Open Access Original Research Article

Degradation of Crude Oil by Indigenous Edible Mushrooms

Olutayo M. Adedokun, A. E. Ataga

Journal of Experimental Agriculture International, Page 1-8
DOI: 10.9734/AJEA/2016/20396

Aim: The ability of three indigenous fungi, Pleurotus pulmonarius (Fries) Quelet, Pleurotus tuber-regium(Fries) Singers and Lentinus squarrosulus (Mont.) Singer to degrade Crude oil polluted substrate over a period of 15 weeks was investigated. The aim was to assess the extent to which each of the fungi could degrade the hydrocarbon profiles of the crude oil for further use in myco-remediation.

Place and Duration: The research was carried out at the Department of Plant Science and Biotechnology, University of Port-Harcourt between March 2005 and September 2005.

Methodology: The spawns of the three mushrooms were used to inoculate polluted substrate. At 5 weeks intervals for a period of 15 weeks, samples were removed and analyzed for remnant hydrocarbon.

Results: Oil degradation by the three fungi was observed at different rates. P. pulmonarius degraded crude oil (Aliphatic Hydrocarbon profile (AH) by 51.8% after 10 weeks; 87.4% after 15 weeks and 62.7% after 10 weeks; 71.2% after 15 weeks (Polycyclic aromatic Hydrocarbon profile (PAH)). P. tuber –regium degraded crude oil by 31.1% after 10 weeks; 73.7% after 15 weeks (AH) and 16.1% after 10 weeks; 51.9% at the end of 15 weeks (PAH). Also L. squarrosulus degraded crude oil by 11.0% after 10 weeks; 50% after 15 weeks (AH) and (PAH) by 5.7% and 57.0% after 10 and 15 weeks respectively.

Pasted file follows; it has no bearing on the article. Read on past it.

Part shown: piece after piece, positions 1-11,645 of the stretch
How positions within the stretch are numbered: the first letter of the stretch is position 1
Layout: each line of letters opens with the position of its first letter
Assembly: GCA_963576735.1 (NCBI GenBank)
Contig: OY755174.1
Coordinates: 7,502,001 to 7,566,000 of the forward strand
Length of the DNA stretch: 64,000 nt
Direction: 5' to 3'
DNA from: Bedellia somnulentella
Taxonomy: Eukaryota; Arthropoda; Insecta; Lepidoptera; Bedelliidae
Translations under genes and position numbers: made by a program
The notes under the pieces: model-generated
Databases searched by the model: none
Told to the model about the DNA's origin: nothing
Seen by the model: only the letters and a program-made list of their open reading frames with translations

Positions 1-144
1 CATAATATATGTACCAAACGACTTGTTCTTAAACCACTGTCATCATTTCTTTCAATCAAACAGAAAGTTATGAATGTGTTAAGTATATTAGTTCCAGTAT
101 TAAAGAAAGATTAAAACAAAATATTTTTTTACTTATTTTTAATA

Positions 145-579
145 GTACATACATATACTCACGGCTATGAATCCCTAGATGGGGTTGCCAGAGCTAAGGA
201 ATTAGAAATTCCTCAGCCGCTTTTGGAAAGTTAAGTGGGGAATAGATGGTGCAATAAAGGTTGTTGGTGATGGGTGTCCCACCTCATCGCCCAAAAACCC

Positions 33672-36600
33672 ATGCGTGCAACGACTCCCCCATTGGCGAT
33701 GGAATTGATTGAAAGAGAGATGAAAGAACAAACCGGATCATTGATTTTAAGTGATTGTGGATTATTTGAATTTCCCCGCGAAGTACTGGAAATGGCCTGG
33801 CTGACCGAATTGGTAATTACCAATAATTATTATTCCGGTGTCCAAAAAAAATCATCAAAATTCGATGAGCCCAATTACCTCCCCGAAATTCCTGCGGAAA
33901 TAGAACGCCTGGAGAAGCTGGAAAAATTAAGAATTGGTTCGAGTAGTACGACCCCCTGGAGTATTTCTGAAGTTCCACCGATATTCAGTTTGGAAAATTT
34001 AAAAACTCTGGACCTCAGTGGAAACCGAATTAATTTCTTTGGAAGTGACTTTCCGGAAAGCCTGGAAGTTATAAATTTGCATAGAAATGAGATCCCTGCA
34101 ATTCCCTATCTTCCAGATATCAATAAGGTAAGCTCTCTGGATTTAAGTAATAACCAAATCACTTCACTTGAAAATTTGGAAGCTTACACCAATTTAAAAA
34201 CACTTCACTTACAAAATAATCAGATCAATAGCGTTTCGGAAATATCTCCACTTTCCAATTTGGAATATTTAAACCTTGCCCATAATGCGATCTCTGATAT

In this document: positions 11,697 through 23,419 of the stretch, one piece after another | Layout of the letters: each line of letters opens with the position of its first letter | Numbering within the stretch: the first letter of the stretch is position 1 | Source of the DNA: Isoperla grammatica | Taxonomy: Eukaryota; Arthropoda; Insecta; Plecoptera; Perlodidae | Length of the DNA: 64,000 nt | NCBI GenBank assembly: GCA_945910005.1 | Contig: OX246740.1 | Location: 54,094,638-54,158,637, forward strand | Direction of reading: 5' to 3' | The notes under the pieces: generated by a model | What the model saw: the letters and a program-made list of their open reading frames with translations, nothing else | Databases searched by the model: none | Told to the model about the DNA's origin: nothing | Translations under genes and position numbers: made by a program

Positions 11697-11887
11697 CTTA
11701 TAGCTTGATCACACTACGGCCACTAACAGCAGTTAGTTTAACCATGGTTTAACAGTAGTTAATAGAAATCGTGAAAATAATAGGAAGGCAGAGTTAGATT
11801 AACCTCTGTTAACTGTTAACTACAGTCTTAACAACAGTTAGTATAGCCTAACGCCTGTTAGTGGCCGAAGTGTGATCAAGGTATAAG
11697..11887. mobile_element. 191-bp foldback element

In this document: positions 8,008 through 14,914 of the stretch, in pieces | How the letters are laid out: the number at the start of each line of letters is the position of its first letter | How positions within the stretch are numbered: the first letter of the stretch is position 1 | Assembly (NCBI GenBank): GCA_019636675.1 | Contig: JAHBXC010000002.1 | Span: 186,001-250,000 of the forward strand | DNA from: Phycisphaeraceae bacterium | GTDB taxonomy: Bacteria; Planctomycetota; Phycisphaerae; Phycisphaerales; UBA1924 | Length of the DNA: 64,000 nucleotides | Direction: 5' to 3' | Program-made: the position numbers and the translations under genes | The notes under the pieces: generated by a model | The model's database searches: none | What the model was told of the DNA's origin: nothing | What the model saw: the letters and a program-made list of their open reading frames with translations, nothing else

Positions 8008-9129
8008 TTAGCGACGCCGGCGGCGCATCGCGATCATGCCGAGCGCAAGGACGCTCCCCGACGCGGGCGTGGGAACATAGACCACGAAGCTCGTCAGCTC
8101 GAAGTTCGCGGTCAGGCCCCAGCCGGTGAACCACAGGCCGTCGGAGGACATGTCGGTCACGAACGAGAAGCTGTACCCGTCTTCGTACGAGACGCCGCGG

There was significant difference (p≤0.05) in substrates inoculated with fungi, but no significant difference in the control which was not inoculated with fungi.

Conclusion: The tests mushrooms are potential myco-remediation agents.

Open Access Original Research Article

Assessment of Sweet Potato Propagules for Re- infection by Various Viruses in East Kamagak Location – Homa Bay County-Kenya

Rosally A. Onyango, Wilson M. Thagana, Laura Karanja, Joseph Joseph Onyango-Gweyi

Journal of Experimental Agriculture International, Page 1-9
DOI: 10.9734/jeai/2016/v11i12091

Sweet potato, Ipomea batatas (L) Lam is an important subsistence food crop as well as cash crop in East Kamagak location and is also very popular in the major cities in the country including Nairobi. Sweet potato is easily managed with fewer field management practices compared to other root crops and it can similarly be stored for a prolonged length of time in the soil before harvesting. However sweet potato production is constrained by virus infection. At least 13 viruses are reported to infect sweet potato naturally of which most of them are insect transmitted. The study aimed at screening and selecting virus free germplasm. A survey was conducted in East Kamagak using questionnaire which aided in germplasm collection. Twelve genotypes were used for the study. The collected germplasm was virus indexed using visual scoring with severity of infection ranging from 1-9, serological and molecular detection. During the survey SPFMV and SPCSV were found to be common. Virus-free accessions were planted using Randomized Complete Block Design in three replicates. Harvesting was done 180 days post planting. The germplasm was again subjected to molecular detection of virus to ascertain whether the materials remained virus free and to detect new infections. All the germplasm tested positive for sweet potato feathery mottle virus (SPFMV) but negative for SPMMV, CMV, SPCSV and SPCFV an indication that SPFMV is a common virus in sweet potato and does not significantly affect sweet potato yield. Analysis of variance showed that Nyakowino, Nyawo, Zapallo and SPK004 total yield were significantly different at p< 0.05 with a range between 68.00-12.33.Sweet potato should be screened for viruses in commercial production.

Open Access Original Research Article

The Potential of Jack Bean (Canavalia ensiformis) as a Replacement for Soybean (Glycine max) in Broiler Starter and Finisher Diets

K. E. Akande

Journal of Experimental Agriculture International, Page 1-8
DOI: 10.9734/AJEA/2016/22378